Help for Low-Income Families Without Medical Insurance
By Larry Lucas, Deputy Vice President
Pharmaceutical Research and Manufacturers of America
As we move toward another race for the U.S. presidency, there
is no more pressing domestic issue on the agenda than access to
quality health care. From the White House to the state house –
likely, even in your house – everyone is talking about how
we can help more Americans get the health care they need.
There are many questions and debates around this issue, but one
thing is clear: It’s not going away. That’s because
adequate health coverage can make a huge difference in whether
or not patients obtain necessary medical care, where they get
their care, and ultimately, how healthy people are. While experts
disagree on how many Americans lack health coverage, this much
is clear: even one American without coverage is one too many.
So who are “the uninsured”? Many are living in the
Southwest with more than 25 percent of Texas residents and 20
percent of New Mexico residents without health insurance, according
to the U.S. Census Bureau. They are largely the working poor,
those for whom coverage is either unavailable or unaffordable.
According to the Kaiser Family Foundation, minorities are much
more likely to be uninsured than white Americans, including 21
percent of African Americans. They are also children. Almost 9
million American children lacked coverage in 2005, up for the
first time since 1998, according to the most recent U.S. Census
The consequences of reduced access to care can be serious, particularly
when conditions go undetected. For example, death rates for prostate
cancer are nearly two-and-a-half times higher in African-American
men than white men, according to the National Institutes of Health
(NIH). Why is this? One reason suggested by the American Cancer
Society is that African-Americans are more likely to be diagnosed
later, with more advanced cancer, which is harder to treat and
is often more lethal.
Lack of adequate health insurance can also dramatically impact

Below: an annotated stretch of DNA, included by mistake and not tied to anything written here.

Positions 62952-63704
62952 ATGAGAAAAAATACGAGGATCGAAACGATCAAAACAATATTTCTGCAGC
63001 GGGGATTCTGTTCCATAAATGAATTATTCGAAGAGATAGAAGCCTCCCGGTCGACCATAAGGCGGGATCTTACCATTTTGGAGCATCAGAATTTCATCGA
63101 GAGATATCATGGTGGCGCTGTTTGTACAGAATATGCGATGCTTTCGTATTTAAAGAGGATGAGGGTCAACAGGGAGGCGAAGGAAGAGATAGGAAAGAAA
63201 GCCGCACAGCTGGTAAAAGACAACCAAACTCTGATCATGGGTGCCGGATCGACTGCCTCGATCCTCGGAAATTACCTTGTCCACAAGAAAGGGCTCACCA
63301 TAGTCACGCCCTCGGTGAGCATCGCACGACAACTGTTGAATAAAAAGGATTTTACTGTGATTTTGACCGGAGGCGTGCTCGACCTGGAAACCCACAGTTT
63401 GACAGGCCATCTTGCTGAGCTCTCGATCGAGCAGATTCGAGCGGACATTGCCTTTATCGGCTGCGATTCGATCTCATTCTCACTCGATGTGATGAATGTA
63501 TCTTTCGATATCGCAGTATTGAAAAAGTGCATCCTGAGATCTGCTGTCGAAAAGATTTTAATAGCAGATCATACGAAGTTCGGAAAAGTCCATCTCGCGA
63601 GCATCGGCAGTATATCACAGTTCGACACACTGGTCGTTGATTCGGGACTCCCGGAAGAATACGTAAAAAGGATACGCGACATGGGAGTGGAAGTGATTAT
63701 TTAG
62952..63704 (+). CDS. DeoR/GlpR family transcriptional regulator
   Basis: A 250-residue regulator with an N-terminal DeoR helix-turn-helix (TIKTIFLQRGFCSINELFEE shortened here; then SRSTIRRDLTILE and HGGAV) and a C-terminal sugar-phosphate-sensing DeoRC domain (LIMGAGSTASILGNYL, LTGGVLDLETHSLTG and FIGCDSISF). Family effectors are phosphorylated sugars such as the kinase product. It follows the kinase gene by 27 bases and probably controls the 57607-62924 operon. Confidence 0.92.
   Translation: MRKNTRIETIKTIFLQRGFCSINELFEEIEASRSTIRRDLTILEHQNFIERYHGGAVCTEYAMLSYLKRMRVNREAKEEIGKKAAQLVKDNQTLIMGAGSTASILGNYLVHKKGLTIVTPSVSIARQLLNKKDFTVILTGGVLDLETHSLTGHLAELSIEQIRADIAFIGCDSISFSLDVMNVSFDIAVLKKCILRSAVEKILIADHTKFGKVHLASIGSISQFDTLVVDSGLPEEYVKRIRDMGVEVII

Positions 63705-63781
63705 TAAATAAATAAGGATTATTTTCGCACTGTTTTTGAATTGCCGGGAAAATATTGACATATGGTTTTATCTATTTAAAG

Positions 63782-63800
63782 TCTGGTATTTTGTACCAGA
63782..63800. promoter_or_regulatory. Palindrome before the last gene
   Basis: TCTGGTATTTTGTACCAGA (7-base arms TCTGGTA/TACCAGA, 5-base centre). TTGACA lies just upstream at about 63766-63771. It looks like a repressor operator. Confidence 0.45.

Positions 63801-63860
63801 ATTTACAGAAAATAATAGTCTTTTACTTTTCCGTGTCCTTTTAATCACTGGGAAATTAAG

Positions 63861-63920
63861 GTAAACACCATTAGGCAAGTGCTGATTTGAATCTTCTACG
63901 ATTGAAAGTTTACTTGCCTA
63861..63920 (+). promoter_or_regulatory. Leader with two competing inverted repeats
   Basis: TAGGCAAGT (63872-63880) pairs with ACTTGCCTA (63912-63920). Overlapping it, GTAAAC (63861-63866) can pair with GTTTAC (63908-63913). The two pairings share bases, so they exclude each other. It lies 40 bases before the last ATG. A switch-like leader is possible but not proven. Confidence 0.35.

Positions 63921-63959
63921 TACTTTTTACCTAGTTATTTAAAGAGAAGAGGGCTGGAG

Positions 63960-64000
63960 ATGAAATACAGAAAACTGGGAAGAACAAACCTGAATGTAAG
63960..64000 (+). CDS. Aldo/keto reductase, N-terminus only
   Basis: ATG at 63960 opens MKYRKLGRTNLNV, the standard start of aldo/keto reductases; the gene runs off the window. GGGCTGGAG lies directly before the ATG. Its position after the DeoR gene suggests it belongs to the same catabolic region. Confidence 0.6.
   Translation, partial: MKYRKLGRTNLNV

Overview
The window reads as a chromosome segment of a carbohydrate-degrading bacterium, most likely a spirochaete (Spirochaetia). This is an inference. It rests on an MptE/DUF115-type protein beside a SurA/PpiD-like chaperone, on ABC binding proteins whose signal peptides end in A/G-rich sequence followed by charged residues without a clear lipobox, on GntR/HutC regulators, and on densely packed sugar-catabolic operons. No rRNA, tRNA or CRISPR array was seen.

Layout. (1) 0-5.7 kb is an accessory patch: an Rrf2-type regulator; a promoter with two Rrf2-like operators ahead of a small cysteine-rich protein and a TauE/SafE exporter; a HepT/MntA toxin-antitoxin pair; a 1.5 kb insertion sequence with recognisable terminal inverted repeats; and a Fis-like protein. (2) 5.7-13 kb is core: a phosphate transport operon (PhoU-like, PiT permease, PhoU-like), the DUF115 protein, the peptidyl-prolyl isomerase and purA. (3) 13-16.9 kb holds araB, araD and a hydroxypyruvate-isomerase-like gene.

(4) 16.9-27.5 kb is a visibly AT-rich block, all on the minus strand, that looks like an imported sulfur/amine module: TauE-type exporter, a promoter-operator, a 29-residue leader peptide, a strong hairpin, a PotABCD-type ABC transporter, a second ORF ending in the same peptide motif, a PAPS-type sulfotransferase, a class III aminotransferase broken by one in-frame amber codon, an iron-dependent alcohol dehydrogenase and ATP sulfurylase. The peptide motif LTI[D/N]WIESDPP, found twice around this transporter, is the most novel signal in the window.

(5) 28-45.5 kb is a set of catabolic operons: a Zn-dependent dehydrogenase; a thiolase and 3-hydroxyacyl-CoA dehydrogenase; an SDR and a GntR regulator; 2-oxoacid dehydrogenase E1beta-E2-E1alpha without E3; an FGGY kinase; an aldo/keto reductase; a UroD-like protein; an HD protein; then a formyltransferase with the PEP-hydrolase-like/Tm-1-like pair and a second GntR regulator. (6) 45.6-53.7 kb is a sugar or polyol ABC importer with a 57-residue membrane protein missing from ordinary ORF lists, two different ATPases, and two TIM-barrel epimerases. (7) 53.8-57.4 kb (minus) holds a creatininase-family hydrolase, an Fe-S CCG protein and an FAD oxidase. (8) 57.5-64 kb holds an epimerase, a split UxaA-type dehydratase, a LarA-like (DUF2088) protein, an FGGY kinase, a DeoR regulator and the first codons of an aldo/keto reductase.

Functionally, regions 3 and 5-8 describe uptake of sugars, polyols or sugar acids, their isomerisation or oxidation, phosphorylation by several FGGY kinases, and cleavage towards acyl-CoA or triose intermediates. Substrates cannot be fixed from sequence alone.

those with chronic conditions like asthma or diabetes. A new study
featured in The Journal of the American Medical Association (JAMA)
showed that people who are uninsured receive less care and have
worse outcomes following the onset of a new chronic condition
than those with insurance, particularly when it comes to follow-up
There are two important ways existing public programs can better
help low-income American families with their coverage needs. One
is the 2007 reauthorization of the State Children’s Health
Insurance Program (SCHIP) by the U.S. Congress. SCHIP is an important
health program providing quality care to more than 6 million children.
Reauthorizing the SCHIP provides an important safety net to children
in need. Second, efforts should be focused on enrolling all eligible
seniors in Medicare Part D. Beneficiaries of the drug benefit
have experienced significant savings on their medicines, with
average savings of $1,200 a year, according to the Centers for
Medicare and Medicaid Services (CMS).
Access to prescription medicines plays a critical role in the
advancement of quality care and disease prevention for the uninsured.
Fortunately, there is help available now through the Partnership
for Prescription Assistance (PPA). The PPA, sponsored by America’s
pharmaceutical research companies, connects low-income, uninsured
and underinsured patients to more than 475 public and private
patient assistance programs, including more than 180 programs
offered by pharmaceutical companies. In just two years, the PPA
has helped more than 3.6 million Americans find programs that
provide prescription medicines for free or nearly free.
While prescriptions medicines are a key component to health care
coverage, there are other issues that need to be considered too.
That’s why the PPA also provides information on nearly 10,000
free health care clinics and has connected nearly 85,000 patients
with clinics and health care providers in their communities. Patients
in need can contact PPA at www.pparx.org or by calling the toll-free phone number, 1-888-4PPA-NOW.
Thoroughly addressing the health needs of the uninsured isn’t
an issue that can be addressed overnight, or without the cooperation
and active participation of all stakeholders including the business
community, consumers, health care leaders, labor, government,
and community leaders. Working together, we can develop real-world
solutions to address the health needs of the uninsured.